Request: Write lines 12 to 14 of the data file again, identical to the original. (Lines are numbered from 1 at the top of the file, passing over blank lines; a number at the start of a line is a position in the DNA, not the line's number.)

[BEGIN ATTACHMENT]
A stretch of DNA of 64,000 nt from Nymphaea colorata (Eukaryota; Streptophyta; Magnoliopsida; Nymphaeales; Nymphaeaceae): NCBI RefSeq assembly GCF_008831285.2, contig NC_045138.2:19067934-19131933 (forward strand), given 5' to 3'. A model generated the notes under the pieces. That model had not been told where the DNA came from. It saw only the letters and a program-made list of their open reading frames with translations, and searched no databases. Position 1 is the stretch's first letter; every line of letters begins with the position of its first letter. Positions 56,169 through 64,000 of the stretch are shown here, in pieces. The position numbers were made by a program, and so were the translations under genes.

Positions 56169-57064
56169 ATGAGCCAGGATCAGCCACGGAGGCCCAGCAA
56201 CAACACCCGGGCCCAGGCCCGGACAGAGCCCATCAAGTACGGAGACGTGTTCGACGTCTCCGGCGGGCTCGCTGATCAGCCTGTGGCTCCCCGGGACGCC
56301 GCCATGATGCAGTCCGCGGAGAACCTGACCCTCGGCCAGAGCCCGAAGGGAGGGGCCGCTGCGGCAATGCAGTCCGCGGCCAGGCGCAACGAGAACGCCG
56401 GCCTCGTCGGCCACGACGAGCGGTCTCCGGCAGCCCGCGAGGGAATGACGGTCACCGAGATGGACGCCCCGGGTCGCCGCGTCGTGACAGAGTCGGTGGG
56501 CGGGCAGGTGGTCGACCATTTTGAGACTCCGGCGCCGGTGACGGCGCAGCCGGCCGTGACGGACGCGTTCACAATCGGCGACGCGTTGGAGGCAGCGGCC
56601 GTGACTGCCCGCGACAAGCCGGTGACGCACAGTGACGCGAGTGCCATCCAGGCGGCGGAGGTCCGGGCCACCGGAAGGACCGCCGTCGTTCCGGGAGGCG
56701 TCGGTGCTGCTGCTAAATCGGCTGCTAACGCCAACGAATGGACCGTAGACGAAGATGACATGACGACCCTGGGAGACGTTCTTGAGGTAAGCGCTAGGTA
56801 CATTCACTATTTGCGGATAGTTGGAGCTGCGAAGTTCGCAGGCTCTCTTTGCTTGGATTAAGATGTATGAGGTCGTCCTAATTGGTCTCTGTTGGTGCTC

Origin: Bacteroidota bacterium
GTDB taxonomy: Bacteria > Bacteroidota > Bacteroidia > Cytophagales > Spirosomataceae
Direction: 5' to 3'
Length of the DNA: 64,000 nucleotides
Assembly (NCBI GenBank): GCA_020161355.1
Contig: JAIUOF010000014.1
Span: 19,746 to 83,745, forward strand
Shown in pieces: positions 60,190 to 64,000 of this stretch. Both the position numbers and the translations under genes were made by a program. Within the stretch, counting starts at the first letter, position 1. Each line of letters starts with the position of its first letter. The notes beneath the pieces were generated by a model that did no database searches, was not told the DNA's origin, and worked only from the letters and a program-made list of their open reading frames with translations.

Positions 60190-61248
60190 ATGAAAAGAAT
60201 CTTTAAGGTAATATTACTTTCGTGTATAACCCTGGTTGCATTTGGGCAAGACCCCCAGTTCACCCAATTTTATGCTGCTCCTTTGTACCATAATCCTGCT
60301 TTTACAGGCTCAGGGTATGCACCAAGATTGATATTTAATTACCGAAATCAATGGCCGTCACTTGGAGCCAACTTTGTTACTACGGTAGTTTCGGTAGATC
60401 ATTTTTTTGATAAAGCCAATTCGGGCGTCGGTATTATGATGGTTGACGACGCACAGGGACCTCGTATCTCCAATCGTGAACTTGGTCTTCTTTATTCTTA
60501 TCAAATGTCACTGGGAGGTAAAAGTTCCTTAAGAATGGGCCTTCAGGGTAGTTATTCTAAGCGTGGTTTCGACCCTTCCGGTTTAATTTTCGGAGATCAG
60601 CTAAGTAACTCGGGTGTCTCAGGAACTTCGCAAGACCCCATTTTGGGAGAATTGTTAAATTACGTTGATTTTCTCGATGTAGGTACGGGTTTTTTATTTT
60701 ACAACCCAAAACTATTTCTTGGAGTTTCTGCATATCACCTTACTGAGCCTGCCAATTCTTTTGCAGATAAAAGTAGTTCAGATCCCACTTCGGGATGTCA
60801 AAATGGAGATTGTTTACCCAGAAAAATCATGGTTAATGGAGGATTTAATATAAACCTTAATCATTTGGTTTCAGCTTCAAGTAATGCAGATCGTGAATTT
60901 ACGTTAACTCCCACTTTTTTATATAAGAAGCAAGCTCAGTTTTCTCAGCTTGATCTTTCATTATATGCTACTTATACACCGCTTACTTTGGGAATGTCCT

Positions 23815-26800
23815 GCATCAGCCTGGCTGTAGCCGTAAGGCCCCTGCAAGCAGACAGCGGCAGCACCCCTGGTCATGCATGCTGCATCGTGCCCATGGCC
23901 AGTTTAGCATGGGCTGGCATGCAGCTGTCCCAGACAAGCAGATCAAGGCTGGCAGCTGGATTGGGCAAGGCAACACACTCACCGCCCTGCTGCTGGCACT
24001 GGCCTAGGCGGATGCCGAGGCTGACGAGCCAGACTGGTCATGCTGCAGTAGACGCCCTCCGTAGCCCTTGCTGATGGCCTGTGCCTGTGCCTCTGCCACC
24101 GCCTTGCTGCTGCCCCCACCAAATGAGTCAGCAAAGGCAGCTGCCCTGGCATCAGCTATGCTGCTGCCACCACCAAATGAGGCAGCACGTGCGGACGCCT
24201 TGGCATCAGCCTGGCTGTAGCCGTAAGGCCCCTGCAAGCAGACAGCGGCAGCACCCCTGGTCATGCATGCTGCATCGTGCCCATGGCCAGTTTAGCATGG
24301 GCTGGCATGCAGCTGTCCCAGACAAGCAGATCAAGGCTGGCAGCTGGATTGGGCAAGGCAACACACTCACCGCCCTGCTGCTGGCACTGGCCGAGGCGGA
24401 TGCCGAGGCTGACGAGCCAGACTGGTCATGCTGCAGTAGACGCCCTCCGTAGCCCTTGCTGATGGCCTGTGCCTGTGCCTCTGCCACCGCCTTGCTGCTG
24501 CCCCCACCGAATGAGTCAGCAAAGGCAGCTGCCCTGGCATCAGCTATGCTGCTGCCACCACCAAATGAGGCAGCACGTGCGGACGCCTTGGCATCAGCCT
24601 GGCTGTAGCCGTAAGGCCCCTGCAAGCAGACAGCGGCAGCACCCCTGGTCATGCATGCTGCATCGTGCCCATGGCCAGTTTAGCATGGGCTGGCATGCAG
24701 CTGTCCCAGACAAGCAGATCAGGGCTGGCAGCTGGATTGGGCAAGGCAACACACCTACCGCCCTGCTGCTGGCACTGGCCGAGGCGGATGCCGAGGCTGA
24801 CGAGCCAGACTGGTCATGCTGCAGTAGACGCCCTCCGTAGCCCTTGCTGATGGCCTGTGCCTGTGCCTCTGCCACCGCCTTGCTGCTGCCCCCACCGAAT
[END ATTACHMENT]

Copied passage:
GTDB taxonomy: Bacteria > Bacteroidota > Bacteroidia > Cytophagales > Spirosomataceae
Direction: 5' to 3'
Length of the DNA: 64,000 nucleotides